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Oct 16, 2022·edited Oct 16, 2022Liked by Alberto Romero

It feels like things have exploded this year (especially the past few months) when it comes to text-to-image / text-to-video consumer-level releases and announcements.

Question: Is this likely to be an odd blip in an otherwise more gradual pace of AI progress (i.e. a few similar competing models being completed at roughly the same time, making it seem like an avalanche of new stuff)? Or is this an accelerating trend that might hold/increase exponentially as more companies get in the game across more disciplines?

I realize this is a very speculative question, but as someone who is quite removed from all the ongoing behind-the-scenes AI work, it is sure hard to keep track or project where we're heading.

Thank you for your always fascinating takes!

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Awesome question Daniel! If I'd have to blindly guess, I'd say it's a bit of both.

On the one hand, text-to-image and text-to-video are super small compared to LLMs, for instance, and therefore easier to train and deploy. In this sense, this avalanche, as you say, may be difficult to replicate in other areas. Another factor is the easiness with which you find high-quality image data on the internet.

But, on the other hand, some of the advances that are facilitating the explosion in R&D are transversal: Open-sourcing tendencies, better hardware, a better understanding of model architecture and the underlying software, more interest by companies, researchers, and investors, etc.

So, a bit of both.

But, even if that's true, I don't think this fast-paced progress, even if partially transferable to other areas of AI, will last much. In the end, progress requires resources and resources are limited. There are only so many engineers who can work on this, only so many investors interested in powering AI companies, etc.

And, as results increase, expectations do, too. Hopefully, we don't raise them too much or we'll be facing an AI winter in no time (as has happened historically when AI people promised too much).

Finally, to challenge your premise, we'd have to assess how much of this fast-paced progress is illusory and how much is real. Published papers don't necessarily correlate with meaningful progress, as I wrote recently.

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Thanks for your detailed and thorough answer Alberto!

You just about hit the nail on the head with your last paragraph for me. Thing is, it all *seems* like an avalanche to a layman like myself exactly *because* we suddenly got access to lots of AI tools that we can directly interact with and experience for ourselves.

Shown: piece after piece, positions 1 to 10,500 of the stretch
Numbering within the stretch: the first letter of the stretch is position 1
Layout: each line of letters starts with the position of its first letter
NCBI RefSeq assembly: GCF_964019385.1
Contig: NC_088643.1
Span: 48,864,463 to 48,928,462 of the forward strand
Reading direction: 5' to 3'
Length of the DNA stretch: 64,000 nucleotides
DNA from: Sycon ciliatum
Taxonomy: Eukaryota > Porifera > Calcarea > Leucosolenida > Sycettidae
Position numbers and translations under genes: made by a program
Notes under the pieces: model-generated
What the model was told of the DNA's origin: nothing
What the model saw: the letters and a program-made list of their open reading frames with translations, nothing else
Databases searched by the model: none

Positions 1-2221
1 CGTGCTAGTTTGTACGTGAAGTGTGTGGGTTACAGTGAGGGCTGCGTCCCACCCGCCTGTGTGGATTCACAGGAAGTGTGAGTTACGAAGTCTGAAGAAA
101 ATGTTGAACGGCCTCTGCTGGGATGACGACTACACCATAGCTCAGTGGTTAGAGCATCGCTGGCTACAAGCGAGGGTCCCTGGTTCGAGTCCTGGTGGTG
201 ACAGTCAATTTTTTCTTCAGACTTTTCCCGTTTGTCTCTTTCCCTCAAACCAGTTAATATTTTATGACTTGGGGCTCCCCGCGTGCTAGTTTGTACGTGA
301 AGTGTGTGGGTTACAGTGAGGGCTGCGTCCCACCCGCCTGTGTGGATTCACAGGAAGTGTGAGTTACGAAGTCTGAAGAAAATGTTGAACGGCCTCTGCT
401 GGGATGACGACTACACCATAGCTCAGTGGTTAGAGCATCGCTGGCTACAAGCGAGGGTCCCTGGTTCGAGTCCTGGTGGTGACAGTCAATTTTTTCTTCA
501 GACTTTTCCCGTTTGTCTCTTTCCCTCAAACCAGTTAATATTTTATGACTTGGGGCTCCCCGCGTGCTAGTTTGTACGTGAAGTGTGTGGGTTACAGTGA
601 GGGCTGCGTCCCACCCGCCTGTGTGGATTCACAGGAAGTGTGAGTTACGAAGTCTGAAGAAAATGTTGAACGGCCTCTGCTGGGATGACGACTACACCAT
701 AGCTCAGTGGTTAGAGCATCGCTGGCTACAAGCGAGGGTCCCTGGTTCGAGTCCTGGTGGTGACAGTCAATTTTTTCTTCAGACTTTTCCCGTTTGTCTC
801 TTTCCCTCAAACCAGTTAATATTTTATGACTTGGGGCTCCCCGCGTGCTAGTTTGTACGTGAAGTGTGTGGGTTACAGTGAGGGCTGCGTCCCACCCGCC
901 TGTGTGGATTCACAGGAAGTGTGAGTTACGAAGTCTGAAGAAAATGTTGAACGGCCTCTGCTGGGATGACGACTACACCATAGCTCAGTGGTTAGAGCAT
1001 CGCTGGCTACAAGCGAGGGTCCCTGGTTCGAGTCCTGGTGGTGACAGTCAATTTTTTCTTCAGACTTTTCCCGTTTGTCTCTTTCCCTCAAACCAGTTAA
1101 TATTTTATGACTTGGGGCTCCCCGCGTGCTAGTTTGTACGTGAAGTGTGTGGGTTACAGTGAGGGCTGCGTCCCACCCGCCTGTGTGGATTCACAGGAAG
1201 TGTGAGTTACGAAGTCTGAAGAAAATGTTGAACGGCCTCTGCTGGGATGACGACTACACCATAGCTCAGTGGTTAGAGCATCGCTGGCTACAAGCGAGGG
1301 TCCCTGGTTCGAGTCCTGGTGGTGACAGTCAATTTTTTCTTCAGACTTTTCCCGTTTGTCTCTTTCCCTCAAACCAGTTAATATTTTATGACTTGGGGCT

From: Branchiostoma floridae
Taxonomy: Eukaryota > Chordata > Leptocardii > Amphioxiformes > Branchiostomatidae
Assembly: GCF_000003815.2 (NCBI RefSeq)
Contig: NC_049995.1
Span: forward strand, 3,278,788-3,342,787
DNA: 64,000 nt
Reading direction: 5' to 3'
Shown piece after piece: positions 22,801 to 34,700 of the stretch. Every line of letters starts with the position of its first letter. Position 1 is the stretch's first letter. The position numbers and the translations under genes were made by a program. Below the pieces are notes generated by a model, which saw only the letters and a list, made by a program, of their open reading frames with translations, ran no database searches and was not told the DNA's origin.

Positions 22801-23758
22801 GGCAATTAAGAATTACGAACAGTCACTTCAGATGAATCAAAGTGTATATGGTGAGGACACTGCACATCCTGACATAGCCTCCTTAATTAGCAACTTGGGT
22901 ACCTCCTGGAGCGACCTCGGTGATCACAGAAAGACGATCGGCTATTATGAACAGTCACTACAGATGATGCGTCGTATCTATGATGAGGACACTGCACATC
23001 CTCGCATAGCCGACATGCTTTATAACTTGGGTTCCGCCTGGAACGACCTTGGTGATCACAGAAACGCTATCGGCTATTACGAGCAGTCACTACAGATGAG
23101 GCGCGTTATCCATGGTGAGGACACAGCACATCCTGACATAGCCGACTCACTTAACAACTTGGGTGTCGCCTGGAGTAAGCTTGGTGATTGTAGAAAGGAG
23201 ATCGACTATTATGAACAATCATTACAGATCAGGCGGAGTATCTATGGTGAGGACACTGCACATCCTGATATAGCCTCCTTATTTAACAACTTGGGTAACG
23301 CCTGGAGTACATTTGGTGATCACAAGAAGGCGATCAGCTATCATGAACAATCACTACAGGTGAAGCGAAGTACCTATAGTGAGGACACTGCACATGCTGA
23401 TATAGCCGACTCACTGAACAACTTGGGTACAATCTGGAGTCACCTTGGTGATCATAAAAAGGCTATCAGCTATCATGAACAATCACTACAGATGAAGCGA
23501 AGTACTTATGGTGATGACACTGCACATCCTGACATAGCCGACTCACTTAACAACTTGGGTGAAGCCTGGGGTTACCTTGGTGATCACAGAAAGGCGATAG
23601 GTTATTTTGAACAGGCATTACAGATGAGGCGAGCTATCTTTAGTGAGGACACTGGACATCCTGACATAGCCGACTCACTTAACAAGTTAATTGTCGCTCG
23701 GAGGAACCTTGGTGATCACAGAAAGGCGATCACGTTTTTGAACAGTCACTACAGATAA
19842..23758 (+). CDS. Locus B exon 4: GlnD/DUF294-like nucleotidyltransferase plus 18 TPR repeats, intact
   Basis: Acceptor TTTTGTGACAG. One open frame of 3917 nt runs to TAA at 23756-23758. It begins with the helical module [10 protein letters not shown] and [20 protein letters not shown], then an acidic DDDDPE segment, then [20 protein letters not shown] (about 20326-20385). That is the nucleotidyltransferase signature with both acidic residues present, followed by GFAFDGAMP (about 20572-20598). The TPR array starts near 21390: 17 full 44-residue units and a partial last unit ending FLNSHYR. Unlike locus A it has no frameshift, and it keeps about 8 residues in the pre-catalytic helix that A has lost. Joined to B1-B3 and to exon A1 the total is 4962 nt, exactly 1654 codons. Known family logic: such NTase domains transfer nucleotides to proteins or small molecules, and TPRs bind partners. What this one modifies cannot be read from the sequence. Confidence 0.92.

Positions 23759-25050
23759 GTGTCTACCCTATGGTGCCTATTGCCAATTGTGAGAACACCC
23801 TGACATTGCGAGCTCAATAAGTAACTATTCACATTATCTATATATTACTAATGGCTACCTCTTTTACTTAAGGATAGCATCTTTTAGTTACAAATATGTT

But that mainstream "consumer level" explosion isn't necessarily representative of the field at large. I realize that what the average person like myself sees is just a tiny slice (or tip of the iceberg, to use a tired analogy) of all the AI and machine learning progress that may or may not be happening. Which is why it's great to have a take from someone much more "in the know."

So thanks a lot for giving me a bit more clarity.

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You just pinpointed two key insights:

1. "we suddenly got access to lots of AI tools" Super important, because I realize that, being closer to the guts of the AI field biases me a lot. First, in the sense that I take for granted things that aren't well known yet for the majority. Second, because I may underestimate the impact that those things that I take for granted will have once they are out there in the world.

2. 'that mainstream "consumer level" explosion isn't necessarily representative of the field at large.' That's exactly right. Our perception is completely biased by our capacity (or lack thereof) to see the whole picture. On the one hand, I'm biased as I stated above. On the other hand, you and many more people could be biased because of this "consumer level explosion."

This means both insiders and outsiders may have a hard time understanding the true impact of all this!

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Oct 16, 2022Liked by Alberto Romero

Anything to achieve anomaly detection, even with little training data, predictive maintenance and autonomous operation.

When you follow what is shared around AI it is mainly about the fields you mentioned (language, images, social...)

I know that the industry has difficulties sharing data to allow rapid growth as for AI which are trained on images or language.

I'm keen to learn if there is anything on the horizon what may could change this.